In the wake of the sizable leak last week, including the widespread distribution of a Windows 11 ISO image, Microsoft officially unveiled its new version of the Windows OS. At a live-streamed event, Satya Nadella and his team talked up the abilities and achievements of the Windows OS in its latest incarnation – as an essential part of the way your produce, create, and communicate – as well as the way you gather info, seek entertainment, and game.
On first impressions, Windows 11 isn't as huge a step as previous major OS revisions, and as the world of computing matures and so many crucial organisations rely on this OS for day to day functions, it is good to see reports of how stable and slick even the leaked beta version was last week. There are 1.3 billion Windows 10 device users out there and the new OS refines the OS and UI in some meaningful ways, without looking like it will introduce any significant speed bumps (so far, touch wood).
The new UI is at the forefront of the new Windows 11 experience. If you like or dislike the new centred Start Menu and task bar icons, these choices are easy to change. New users, and those less set in their ways, might prefer the cleaner look and feel. And while complexity might be hidden away a bit more, there are some very useful UI features that are much nearer the surface.
Probably the standout new features for anyone who connects to external / multiple monitors will be Windows 11's friendliness to this way of working. The OS now offers easy to access and configure Snap layouts, Desktops, and a new more-intuitive re-docking experience (i.e. it will remember your window layouts on various multi-monitor setups. I think this family of features is also what Microsoft thinks are the best additions / changes with Windows 11 – it is right atop of the Windows 11 introduction page.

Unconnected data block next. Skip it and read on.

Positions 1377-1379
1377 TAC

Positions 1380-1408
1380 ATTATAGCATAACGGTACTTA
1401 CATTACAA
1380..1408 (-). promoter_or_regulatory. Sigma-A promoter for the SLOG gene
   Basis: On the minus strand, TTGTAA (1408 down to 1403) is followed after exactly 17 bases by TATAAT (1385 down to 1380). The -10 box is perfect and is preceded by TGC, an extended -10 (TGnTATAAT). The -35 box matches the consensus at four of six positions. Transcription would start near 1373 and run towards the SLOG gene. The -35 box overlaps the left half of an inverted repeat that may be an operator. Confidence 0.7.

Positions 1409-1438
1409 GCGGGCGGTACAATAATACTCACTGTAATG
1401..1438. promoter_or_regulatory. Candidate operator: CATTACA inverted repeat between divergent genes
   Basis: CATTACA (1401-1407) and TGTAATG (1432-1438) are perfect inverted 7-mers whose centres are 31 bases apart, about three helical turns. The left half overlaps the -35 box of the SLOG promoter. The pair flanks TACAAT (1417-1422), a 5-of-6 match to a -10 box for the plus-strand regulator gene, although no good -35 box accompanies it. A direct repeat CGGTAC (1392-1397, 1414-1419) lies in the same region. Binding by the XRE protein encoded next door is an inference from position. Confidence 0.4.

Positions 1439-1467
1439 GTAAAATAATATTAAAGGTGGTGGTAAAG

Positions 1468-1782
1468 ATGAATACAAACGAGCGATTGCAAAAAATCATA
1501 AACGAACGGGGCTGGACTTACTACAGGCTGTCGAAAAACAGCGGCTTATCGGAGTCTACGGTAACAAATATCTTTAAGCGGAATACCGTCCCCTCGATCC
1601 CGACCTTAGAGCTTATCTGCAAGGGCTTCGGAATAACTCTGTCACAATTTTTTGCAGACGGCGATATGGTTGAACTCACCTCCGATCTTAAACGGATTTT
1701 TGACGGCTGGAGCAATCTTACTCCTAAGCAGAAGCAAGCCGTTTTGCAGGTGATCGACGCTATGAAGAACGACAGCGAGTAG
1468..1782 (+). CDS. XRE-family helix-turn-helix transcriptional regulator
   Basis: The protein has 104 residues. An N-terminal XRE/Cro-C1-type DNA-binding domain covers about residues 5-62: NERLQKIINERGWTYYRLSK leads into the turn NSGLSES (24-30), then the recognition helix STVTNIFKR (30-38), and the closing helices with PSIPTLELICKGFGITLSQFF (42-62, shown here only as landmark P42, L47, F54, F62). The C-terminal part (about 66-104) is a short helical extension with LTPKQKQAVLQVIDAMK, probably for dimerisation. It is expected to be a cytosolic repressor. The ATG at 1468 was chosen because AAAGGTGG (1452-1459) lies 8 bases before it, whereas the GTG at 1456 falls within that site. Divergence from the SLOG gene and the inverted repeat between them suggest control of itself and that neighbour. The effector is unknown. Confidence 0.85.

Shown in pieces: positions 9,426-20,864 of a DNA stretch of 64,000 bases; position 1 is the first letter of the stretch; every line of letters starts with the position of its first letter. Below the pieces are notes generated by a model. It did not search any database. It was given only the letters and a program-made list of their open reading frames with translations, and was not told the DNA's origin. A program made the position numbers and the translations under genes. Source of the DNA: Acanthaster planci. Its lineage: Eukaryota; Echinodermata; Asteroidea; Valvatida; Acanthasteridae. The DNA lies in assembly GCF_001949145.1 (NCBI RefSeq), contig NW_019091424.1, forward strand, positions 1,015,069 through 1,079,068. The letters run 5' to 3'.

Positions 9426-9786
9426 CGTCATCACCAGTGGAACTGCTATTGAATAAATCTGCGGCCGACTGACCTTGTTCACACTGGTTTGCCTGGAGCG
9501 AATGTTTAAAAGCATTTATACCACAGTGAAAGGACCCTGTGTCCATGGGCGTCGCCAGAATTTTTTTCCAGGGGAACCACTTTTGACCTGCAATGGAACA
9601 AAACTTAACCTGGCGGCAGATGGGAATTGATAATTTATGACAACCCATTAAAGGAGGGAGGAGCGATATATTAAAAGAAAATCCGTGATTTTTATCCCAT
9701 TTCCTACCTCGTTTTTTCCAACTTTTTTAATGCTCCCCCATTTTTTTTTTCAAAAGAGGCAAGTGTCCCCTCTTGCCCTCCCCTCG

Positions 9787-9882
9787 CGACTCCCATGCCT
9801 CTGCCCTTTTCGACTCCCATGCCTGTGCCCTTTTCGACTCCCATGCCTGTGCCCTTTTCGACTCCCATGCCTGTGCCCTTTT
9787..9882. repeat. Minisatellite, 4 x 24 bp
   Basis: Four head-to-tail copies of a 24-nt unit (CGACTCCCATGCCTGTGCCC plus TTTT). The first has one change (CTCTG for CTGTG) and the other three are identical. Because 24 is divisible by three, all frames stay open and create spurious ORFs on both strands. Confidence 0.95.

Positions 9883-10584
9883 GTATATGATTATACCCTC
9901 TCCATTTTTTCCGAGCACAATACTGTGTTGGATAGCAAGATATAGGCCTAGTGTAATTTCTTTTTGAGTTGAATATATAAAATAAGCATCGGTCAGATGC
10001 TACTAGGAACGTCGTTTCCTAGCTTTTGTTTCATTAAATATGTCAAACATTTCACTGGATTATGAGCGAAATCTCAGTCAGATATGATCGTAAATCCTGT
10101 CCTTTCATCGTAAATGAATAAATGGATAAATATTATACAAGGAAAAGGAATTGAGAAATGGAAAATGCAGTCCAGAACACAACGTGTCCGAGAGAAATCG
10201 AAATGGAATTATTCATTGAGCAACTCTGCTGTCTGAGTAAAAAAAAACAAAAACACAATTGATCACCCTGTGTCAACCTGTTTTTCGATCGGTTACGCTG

Other changes worth mentioning are the new ways to connect with Microsoft Teams built-in, Widgets for news, info, and entertainment, and changes to the app store for users – a simpler streamlined experience where you can now directly download Android apps to run on Windows – and new options for developers with more generous revenue splits (up to 100 per cent for devs).
For gamers switching to Windows 11, Microsoft has promises of "superior graphics, amazing speed, and an incredible selection of games". Graphics of up to 1000 games using DX11 or newer will benefit from AutoHDR, as featured on the Xbox Series X/S, says Microsoft. Additionally, DirectStorage, which Microsoft pioneered as part of the Xbox Velocity Architecture, will be folded into Windows 11. Both these attractive features aren't 'software only' but will have minimum requirements with regard to the monitor/GPU, and storage devices in your Windows 11 machine.
If Windows 11 sounds attractive, you will have to wait until we approach the holiday season for it to start to roll out and become generally available. Windows Insiders can play with official betas starting next week.
Another big news nugget from the presentation yesterday evening is that Windows 11 will be free to upgrade for Windows 10 users. The upgrading machine will have to satisfy some minimum hardware standards, which aren't strenuous by any means but as things stand many PC DIY desktops will lack a TPM 2.0 module, which are often sold as optional plug-in daughterboards by the likes of Asus, Gigabyte and MSI. Some motherboards offer the option to toggle a Firmware TPM, or fTPM, in their settings and this is a workaround that has been a charm for some, in running the compatibility checker tool from Microsoft. Lastly, it is possible that Microsoft will relax this requirement ahead of the holiday season when it rolls out of the final OS and Windows 10 upgrade packages.
July 15 2021 | 20:30